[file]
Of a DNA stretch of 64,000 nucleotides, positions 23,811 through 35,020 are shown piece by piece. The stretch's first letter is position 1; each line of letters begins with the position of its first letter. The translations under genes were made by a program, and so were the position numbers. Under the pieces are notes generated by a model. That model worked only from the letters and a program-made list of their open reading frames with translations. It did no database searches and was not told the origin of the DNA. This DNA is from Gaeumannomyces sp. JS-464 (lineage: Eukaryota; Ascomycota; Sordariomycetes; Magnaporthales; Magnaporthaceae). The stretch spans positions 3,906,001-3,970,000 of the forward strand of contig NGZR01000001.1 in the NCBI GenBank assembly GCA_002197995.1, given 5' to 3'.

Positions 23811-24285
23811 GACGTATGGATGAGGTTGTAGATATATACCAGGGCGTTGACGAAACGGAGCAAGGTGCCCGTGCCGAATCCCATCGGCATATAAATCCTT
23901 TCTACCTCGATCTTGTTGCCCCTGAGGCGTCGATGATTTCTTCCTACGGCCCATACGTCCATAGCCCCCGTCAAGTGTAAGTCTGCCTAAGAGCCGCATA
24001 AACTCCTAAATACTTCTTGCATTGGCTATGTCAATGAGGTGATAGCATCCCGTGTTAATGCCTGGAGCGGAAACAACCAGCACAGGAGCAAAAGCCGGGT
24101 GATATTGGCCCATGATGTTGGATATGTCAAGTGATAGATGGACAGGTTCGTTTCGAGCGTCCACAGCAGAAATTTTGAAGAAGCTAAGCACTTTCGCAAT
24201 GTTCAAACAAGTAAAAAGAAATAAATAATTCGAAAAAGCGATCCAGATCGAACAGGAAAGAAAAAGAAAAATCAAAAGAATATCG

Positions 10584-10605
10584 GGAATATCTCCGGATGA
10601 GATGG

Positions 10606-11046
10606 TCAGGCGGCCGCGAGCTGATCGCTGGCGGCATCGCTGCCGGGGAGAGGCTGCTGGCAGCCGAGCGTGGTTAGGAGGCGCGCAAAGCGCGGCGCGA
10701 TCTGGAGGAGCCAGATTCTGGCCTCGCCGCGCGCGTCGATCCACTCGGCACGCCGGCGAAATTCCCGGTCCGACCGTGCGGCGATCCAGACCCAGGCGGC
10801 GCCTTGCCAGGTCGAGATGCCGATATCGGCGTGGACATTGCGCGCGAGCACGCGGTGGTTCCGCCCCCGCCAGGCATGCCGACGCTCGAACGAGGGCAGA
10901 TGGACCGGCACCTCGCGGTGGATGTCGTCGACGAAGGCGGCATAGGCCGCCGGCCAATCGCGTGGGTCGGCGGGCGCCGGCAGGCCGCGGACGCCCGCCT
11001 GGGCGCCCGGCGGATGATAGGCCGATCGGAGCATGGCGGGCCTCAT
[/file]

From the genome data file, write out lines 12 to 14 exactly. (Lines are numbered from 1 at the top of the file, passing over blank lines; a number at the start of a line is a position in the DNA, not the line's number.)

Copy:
10606 TCAGGCGGCCGCGAGCTGATCGCTGGCGGCATCGCTGCCGGGGAGAGGCTGCTGGCAGCCGAGCGTGGTTAGGAGGCGCGCAAAGCGCGGCGCGA
10701 TCTGGAGGAGCCAGATTCTGGCCTCGCCGCGCGCGTCGATCCACTCGGCACGCCGGCGAAATTCCCGGTCCGACCGTGCGGCGATCCAGACCCAGGCGGC
10801 GCCTTGCCAGGTCGAGATGCCGATATCGGCGTGGACATTGCGCGCGAGCACGCGGTGGTTCCGCCCCCGCCAGGCATGCCGACGCTCGAACGAGGGCAGA